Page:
Risotto makes me think of romantic occasions, a meal shared together, and simple food paired with a nice wine. It’s a great “hanging out together relaxing and enjoying the evening” meal because: 1) It promotes conversation. Risotto requires some hovering and stirring but nothing more complex than that, so you have 30 minutes together while engaged in some easy cooking. 2) It uses 1/2 cup of wine. So while you’re stirring and chatting, you can enjoy the rest of that bottle. 3) It makes you look like a total gourmet. There’s a deliberate technique and process to making risotto, so while it’s a simple one, it’ll impress the person you’re making it for.
When you make risotto, timing is everything. Make sure everything else is ready to go. As soon as the risotto is done, you’ll want to sit down and enjoy it since it’s best when eaten right away. (Don’t finish cooking and then suddenly go scrambling for plates and silverware and candles and the salad that you forgot all about. Remember the “relaxing” part I mentioned before? Have all that taken care of before you start cooking.)
The ingredients in risotto should be few and simple and the rice should be the star. Don’t throw in a million veggies and peas and shrimp and scallops and big chunks of chicken. Save that for paella (ahh…another relaxing meal shared with wine and friends…), although a few seared scallops do pair nicely with risotto. But I digress. In this risotto that I made today, the flavor comes from umami-packed Shiitake mushrooms, broth, onion, and a touch of garlic, rosemary, and white wine. Usually risotto has a lot of heavy cream and cheese, but I think a good risotto is more about distinct flavor and good fluid consistency. The “creaminess” is already there and comes from the gradual process of cooking and stirring Arborio rice.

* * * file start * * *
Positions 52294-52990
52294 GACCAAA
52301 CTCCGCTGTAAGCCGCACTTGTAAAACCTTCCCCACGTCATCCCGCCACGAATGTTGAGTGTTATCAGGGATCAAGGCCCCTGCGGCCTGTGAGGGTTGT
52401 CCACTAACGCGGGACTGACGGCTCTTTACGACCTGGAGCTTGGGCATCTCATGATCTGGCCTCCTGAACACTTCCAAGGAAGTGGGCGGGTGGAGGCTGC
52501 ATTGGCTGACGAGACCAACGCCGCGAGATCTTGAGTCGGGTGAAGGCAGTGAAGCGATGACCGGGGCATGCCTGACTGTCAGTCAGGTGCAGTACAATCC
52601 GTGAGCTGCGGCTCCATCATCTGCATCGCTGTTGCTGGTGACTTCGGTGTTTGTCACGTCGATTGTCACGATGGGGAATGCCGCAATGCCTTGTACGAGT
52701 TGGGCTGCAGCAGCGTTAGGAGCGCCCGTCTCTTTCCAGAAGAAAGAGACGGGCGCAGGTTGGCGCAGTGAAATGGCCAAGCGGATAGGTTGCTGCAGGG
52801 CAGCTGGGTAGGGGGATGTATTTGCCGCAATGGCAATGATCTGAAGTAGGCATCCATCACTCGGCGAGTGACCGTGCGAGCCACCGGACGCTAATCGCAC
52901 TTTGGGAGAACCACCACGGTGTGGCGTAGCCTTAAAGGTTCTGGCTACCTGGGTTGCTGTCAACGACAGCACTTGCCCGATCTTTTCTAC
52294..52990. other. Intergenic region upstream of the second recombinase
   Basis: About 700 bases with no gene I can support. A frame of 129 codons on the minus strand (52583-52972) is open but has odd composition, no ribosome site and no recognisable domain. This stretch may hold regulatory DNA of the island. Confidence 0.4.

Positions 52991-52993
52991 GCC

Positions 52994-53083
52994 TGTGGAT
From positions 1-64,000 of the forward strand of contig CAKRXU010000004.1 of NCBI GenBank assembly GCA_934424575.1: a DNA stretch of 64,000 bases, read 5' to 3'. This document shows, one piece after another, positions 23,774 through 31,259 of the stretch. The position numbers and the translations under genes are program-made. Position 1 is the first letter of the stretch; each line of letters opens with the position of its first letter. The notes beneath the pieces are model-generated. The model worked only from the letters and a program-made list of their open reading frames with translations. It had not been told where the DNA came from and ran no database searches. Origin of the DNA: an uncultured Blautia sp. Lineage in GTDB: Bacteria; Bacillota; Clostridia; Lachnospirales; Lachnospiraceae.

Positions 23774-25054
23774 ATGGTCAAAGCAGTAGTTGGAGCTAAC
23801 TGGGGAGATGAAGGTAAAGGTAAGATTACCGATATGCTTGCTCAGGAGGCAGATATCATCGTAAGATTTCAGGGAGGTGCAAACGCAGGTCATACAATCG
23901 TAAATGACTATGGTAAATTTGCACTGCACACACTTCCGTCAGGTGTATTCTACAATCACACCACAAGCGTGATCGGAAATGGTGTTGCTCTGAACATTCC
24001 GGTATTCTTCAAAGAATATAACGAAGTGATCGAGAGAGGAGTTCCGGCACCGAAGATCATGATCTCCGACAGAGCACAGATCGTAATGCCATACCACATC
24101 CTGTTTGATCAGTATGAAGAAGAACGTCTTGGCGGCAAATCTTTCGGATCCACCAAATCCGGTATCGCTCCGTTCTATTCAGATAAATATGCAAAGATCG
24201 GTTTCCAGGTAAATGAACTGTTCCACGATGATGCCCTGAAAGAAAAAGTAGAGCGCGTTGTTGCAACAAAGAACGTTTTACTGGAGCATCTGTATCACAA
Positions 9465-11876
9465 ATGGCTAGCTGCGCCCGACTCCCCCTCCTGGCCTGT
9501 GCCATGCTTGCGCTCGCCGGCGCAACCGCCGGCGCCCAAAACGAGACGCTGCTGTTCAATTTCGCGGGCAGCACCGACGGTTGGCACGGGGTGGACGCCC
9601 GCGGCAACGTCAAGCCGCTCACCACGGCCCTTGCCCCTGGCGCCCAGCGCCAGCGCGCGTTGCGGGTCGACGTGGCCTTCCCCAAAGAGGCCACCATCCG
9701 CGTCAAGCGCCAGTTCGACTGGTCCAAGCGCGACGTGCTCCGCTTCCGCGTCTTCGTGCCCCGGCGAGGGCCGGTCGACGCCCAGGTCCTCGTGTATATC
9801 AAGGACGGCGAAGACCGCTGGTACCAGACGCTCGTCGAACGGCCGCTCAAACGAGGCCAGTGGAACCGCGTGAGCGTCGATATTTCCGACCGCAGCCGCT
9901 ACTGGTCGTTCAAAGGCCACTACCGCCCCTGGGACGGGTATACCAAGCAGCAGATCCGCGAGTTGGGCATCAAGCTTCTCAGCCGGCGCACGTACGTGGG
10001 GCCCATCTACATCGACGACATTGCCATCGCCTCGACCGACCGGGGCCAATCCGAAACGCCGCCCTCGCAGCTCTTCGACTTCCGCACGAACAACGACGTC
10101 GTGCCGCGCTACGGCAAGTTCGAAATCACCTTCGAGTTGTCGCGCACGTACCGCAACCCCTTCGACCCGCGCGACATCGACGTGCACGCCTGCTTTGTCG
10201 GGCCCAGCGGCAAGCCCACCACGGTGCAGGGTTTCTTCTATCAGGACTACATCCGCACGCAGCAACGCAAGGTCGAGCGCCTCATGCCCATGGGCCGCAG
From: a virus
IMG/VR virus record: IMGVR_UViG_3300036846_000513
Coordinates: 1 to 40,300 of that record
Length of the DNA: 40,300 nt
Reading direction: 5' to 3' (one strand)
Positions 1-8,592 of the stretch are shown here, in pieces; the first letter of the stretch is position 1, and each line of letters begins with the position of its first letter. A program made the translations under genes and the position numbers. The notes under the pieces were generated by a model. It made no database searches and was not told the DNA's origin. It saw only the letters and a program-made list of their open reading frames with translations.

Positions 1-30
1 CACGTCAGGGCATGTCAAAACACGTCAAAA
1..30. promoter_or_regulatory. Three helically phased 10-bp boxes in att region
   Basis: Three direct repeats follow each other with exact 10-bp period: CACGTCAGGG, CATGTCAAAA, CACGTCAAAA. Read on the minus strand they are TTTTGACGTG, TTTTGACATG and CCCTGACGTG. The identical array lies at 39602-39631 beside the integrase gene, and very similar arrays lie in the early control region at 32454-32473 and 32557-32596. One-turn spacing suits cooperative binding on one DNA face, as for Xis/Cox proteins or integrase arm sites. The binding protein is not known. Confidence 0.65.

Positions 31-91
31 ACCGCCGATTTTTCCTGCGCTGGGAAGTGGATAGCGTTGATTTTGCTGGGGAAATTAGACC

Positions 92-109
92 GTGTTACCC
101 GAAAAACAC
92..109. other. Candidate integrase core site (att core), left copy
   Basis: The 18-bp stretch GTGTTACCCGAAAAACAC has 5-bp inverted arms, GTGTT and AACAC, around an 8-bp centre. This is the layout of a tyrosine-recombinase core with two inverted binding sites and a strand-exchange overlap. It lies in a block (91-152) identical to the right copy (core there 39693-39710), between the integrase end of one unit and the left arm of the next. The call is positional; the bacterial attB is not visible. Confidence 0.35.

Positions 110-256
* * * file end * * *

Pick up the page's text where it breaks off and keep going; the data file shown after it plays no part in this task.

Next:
To make risotto, start with real Arborio rice – look for it sold in boxes at Trader Joe’s. It’s that fat, pearly, short grain Arborio rice that makes risotto what it is. The creaminess of risotto comes from the high starch content, and the grains of Arborio can absorb a huge amount of liquid without becoming mushy. Try making risotto out of other kinds of rice and you’ll end up with a goopy mealy mush.
The next thing you’ll have to do is toast the rice in oil before adding any liquid such as your wine or broth. And as you add the broth, make sure it’s heated first and add the broth in increments, allowing the rice to absorb most of it before adding more.
Unlike other kinds of rice, Arborio rice is done when it’s al dente. It should be cooked but still firm to the bite (a texture which you might consider underdone in other kinds of rice).
Did you watch Top Chef last week? Then you’ll know that poor Tre was sent packing for making risotto that was too stiff and dry. As the judges said over and over, “risotto should spread.” Risotto shouldn’t be watery or runny, but it should definitely be fluid, creamy, and smooth. If you were to put some on a plate and jiggle the plate from side to side, the risotto should easily move and spread. If not, then it’s too dry and you need to add more liquid to the pan.
Click to see my recipe for Shiitake Mushroom Risotto. This particular recipe makes enough for 4. If it’s just the two of you, you can simply cut the rice and broth in half (but keep everything else the same). Enjoy your risotto and most of all your romantic evenings!